High blood pressure in African Americans

Why does this group have more high blood pressure than others?

New research suggests that young African Americans (in their 20s, 30s and 40s) are living with or dying from conditions typical of older white Americans — like high blood pressure. According to the Centers for Disease Control and Prevention (CDC), high blood pressure is more common in non-Hispanic Black adults (54%) than in other non-Hispanic groups.

Why do so many African Americans have high blood pressure?

High blood pressure is a concern in itself, but African Americans are more likely to develop complications associated with high blood pressure such as stroke, kidney disease, heart disease, blindness and dementia. While researchers have not determined a solid cause for high blood pressure in African Americans, there are two triggers that may play a role:

Genetics: Some research shows that people of African descent respond differently to medication for high blood pressure than other groups. Other research also suggests that people of African descent may be more sensitive to salt, which increases the risk of developing high blood pressure.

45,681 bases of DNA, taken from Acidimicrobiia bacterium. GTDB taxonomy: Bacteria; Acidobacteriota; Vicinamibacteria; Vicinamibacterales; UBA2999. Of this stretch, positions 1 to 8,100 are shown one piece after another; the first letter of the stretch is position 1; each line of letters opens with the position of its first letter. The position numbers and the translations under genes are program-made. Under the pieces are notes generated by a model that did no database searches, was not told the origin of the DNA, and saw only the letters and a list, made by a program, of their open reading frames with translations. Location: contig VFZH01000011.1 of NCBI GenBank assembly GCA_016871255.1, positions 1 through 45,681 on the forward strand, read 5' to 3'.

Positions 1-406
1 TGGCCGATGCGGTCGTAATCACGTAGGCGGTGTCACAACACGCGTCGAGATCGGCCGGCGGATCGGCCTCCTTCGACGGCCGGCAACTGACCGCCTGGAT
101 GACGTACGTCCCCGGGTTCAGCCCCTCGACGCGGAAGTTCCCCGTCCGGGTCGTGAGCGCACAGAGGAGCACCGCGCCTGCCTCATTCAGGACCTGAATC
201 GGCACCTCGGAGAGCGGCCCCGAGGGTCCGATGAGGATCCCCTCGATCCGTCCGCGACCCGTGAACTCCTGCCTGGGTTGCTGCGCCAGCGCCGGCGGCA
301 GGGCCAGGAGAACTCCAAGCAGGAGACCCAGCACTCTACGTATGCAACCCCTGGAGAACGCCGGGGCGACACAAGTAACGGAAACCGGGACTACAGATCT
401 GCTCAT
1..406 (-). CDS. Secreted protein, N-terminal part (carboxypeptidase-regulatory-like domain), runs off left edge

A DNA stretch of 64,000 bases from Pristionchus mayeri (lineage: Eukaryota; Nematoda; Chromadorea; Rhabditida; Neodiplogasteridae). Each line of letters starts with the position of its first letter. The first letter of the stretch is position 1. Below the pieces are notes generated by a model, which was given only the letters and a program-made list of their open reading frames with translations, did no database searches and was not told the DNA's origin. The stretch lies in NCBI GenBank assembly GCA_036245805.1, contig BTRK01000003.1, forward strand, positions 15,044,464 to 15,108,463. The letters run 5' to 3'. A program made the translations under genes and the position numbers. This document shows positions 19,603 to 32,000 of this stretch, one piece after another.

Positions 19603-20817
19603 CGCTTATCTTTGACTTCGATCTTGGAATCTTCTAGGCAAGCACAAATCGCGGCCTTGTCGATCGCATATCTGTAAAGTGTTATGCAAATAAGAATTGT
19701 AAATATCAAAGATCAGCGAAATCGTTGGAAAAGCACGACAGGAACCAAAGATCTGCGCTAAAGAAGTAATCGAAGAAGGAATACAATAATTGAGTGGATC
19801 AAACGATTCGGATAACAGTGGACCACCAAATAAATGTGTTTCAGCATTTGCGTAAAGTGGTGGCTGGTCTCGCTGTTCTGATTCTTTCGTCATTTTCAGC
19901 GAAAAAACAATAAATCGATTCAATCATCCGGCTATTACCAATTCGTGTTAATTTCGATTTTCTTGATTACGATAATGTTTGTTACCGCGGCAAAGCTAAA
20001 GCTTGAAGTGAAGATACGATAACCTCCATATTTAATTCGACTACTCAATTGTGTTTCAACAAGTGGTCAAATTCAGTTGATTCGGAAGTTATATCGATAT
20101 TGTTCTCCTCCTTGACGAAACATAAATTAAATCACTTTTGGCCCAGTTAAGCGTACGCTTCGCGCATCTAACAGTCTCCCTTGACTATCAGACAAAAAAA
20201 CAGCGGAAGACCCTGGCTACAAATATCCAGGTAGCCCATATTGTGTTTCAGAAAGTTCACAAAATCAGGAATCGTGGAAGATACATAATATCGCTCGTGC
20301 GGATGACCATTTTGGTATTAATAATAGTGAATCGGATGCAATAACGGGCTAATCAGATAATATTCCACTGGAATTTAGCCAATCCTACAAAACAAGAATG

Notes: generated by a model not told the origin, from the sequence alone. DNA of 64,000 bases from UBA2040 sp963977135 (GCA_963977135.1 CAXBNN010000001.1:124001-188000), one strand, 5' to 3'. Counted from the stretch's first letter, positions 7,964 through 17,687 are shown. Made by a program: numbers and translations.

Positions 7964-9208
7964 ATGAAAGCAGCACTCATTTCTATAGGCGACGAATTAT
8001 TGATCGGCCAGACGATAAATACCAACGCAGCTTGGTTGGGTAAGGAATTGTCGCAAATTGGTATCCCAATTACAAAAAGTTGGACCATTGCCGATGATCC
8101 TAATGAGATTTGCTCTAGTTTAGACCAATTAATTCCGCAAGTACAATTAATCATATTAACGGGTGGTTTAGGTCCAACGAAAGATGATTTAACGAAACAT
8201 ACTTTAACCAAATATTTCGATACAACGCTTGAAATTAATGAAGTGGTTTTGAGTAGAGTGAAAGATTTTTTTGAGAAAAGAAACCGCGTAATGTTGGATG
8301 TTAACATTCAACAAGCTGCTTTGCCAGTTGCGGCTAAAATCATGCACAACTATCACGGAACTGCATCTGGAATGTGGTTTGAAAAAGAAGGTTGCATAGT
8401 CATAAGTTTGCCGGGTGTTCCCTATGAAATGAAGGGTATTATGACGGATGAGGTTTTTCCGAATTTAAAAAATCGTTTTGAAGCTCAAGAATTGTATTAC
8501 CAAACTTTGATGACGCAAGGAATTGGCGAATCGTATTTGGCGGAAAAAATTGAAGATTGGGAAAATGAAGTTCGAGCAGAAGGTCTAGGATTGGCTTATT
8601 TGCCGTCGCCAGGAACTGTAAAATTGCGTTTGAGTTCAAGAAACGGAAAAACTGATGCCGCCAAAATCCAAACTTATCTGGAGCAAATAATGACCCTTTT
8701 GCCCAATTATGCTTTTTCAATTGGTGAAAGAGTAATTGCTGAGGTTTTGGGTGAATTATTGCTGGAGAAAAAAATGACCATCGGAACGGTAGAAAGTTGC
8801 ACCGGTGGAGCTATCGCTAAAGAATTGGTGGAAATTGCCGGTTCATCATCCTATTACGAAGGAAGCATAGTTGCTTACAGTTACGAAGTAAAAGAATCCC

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Health care is a right for everyone

The Institute for Health Equity, a Part of  Norton Healthcare, was established to address health and racial inequalities in our community.

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Environmental and social factors: In a CDC review of studies, a variety of possible psychosocial factors could have a significant impact on health. These factors include: access to care, racism, cultural attitudes about health care and health status and education levels.

What can you do about it?

“The easiest thing to do is know your numbers and start there. Especially if you have a family history of heart disease or high blood pressure, or if you know you are in a high-risk group,” said Crystal D. Narcisse, M.D., physician with Norton Community Medical Associates – Hurstbourne.

According to Dr. Narcisse, who is one of three community medical directors at Norton Healthcare, you should continue monitoring your blood pressure either at home with a blood pressure cuff or at a clinic. You can make lifestyle changes such as:

  • Eating a heart-healthy diet that is low in salt
  • Getting regular physical exercise
  • Reducing stress
  • Maintaining a healthy weight or losing weight
  • Stopping smoking
  • Reducing alcohol intake

Your doctor might put you on medication if your blood pressure remains high even after making some changes.

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